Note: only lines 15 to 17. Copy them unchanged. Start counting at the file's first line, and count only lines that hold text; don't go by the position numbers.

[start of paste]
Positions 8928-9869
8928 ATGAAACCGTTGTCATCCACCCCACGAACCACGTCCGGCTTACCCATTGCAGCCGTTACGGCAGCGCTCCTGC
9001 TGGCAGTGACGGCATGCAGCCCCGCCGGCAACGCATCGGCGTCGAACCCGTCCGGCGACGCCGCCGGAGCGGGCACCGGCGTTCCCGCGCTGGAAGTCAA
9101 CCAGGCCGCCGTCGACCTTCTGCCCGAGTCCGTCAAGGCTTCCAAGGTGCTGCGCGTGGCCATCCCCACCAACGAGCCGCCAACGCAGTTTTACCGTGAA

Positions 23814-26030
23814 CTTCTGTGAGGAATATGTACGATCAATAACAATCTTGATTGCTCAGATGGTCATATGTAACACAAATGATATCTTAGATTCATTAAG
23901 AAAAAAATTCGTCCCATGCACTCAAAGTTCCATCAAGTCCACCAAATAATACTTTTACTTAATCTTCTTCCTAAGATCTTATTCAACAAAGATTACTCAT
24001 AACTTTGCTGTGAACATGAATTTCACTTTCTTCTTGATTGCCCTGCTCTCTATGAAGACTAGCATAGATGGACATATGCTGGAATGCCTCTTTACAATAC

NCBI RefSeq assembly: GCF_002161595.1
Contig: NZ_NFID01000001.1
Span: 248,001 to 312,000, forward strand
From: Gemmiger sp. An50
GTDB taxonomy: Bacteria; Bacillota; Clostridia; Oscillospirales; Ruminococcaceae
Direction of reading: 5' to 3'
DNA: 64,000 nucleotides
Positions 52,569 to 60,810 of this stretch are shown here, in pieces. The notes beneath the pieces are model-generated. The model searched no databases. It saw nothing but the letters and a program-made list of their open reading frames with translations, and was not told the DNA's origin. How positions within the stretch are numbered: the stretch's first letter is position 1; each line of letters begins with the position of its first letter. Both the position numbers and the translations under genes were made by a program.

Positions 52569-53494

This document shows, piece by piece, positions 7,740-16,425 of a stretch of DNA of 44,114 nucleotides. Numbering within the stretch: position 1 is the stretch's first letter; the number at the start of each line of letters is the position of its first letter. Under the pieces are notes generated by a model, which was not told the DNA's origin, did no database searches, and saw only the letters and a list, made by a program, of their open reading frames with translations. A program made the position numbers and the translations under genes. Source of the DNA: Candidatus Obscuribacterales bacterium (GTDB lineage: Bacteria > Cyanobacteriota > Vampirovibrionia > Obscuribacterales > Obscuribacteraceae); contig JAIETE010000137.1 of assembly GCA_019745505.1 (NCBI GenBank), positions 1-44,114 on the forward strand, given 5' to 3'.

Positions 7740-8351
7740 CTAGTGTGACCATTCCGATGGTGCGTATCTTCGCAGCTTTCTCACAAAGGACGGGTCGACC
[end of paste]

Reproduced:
DNA: 64,000 nucleotides
Positions 52,569 to 60,810 of this stretch are shown here, in pieces. The notes beneath the pieces are model-generated. The model searched no databases. It saw nothing but the letters and a program-made list of their open reading frames with translations, and was not told the DNA's origin. How positions within the stretch are numbered: the stretch's first letter is position 1; each line of letters begins with the position of its first letter. Both the position numbers and the translations under genes were made by a program.

Positions 52569-53494